7. Jan 21, 2020 #27

    JimCunn

    JimCunn

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    "Watch the video of Mike Bellevue (Duelist 1954) shooting this gun and you will see what I'm talking about".

    I've watched him, he's very competent.

    My hand and bolt timing are perfect when cocking at normal speed; it is rapid cocking that causes the over rotation problem due to slow bolt rise. If I understand you correctly, you are saying that the hand doesn't need to be long enough to rotate the cylinder into position when cocking slowly or at normal speed. Is that correct? If so, I'm not quite sure how that would work.
     
  8. Jan 21, 2020 #28

    Zonie

    Zonie

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    Obviously the hand needs to be able to rotate the cylinder into a position to allow the bolt to engage the cylinder notch when the gun is cocked at normal or slow speed but it should be able to do this without overrotating the cylinder when the gun is cocked rapidly.

    A very slight reduction in the length of the arm should be able to accomplish this without causing the cylinder to fail to move enough to lock up under normal or slow cocking.

    Perhaps the best idea is to stop cocking the gun rapidly? These guns were designed to be used under normal conditions. I think that things like "fanning" the hammer to fire rapidly wasn't one of the design goals.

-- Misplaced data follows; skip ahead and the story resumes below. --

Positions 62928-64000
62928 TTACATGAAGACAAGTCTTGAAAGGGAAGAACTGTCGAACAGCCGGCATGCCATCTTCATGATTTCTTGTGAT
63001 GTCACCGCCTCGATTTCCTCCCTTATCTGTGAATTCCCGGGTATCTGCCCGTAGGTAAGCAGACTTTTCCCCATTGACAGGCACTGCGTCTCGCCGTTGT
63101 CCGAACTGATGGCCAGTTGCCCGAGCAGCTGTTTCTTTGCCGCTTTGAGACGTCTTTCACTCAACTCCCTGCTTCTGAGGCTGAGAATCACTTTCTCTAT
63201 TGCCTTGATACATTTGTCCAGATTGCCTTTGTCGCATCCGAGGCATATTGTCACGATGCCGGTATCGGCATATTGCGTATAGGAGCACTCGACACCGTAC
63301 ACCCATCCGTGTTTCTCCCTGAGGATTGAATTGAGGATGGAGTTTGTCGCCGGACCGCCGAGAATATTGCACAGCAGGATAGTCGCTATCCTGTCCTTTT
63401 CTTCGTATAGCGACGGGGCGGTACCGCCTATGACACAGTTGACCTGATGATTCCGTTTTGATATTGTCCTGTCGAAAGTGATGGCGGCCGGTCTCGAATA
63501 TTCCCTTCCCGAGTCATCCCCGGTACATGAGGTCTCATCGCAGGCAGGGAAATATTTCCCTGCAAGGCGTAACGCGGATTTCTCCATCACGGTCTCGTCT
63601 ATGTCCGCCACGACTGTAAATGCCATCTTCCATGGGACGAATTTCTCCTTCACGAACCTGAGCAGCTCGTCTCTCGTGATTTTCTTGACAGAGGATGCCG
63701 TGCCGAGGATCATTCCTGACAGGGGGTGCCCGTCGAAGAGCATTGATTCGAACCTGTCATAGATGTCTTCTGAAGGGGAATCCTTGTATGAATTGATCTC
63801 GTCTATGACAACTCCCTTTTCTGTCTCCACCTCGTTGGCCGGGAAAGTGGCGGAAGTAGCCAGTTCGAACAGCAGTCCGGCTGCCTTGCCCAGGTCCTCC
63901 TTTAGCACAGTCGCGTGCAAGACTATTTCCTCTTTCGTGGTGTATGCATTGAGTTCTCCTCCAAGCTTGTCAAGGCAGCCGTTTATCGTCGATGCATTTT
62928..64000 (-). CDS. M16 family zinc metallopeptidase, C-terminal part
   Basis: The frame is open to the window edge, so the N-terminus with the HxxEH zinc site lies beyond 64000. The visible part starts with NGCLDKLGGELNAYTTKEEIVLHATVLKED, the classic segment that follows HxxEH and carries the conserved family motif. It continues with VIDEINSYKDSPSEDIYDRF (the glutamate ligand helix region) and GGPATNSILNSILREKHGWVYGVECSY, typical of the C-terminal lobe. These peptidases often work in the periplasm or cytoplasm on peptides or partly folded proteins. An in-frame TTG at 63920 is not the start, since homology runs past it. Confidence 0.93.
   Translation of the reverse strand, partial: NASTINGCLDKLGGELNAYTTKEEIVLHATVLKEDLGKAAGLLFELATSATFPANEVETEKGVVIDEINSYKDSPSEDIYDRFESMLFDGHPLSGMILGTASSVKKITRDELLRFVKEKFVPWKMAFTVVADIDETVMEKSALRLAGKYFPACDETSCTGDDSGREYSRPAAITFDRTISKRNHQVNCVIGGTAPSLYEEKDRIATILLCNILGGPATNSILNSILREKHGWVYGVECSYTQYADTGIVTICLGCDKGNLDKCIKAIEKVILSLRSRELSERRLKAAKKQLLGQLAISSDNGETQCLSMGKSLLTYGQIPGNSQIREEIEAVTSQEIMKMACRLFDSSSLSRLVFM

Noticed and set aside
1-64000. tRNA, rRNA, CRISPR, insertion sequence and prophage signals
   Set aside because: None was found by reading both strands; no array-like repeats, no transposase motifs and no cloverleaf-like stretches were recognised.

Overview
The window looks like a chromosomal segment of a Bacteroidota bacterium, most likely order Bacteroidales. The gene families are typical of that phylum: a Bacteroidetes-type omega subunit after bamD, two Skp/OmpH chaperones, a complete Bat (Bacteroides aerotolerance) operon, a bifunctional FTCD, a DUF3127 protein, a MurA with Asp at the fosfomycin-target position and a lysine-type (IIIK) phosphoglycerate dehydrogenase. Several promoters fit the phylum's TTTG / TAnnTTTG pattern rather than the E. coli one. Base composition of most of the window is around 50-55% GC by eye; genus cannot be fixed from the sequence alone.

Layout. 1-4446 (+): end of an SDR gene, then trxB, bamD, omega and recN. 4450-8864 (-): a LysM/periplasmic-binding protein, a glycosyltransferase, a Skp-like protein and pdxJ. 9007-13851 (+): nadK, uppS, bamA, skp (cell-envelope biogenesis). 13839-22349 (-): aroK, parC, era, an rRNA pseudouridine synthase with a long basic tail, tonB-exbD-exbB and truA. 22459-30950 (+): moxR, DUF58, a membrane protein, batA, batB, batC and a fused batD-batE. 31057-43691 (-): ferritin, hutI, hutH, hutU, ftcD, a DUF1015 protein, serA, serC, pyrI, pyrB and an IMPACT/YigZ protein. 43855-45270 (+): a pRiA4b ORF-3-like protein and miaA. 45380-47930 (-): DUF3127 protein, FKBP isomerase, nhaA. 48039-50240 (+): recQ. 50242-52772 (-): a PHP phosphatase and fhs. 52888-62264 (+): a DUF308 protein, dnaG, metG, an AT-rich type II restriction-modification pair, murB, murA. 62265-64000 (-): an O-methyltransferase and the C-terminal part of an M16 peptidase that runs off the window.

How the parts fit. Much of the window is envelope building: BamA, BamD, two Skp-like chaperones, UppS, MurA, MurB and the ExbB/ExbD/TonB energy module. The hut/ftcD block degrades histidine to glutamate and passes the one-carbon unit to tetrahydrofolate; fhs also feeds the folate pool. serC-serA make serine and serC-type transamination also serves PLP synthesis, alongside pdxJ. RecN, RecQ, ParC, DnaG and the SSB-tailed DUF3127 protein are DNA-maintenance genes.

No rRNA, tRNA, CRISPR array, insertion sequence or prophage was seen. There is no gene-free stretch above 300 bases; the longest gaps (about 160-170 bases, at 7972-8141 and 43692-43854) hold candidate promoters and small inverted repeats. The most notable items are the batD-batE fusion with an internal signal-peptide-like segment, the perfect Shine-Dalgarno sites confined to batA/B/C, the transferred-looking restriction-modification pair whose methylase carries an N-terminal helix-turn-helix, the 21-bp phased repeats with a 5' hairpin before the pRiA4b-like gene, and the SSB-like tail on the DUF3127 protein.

flinter1977 likes this.
  9. Jan 21, 2020 #29

    JimCunn

    JimCunn

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    I don't think this particular hand can be shortened any further without causing a failure to lock at normal speeds. The only time I ever cock a percussion revolver rapidly is when testing the action, but I do think the action should operate properly at any speed. I don't recall ever fanning a gun in my life, though I've been shooting revolvers for about seventy years.. The obvious solution is to very slightly increase the force applied by the bolt spring.
     
    Last edited: Jan 21, 2020
  10. Jan 22, 2020 #30

    JimCunn

    JimCunn

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    Update - I slightly increased the bolt spring force, and it helped quite a bit. I'll probably do one more iteration of that and call it a day.
     
  11. Jan 22, 2020 #31

    M. De Land

    M. De Land

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    Sounds like the bolt drop may be a touch retarded and perhaps the hand a bit long.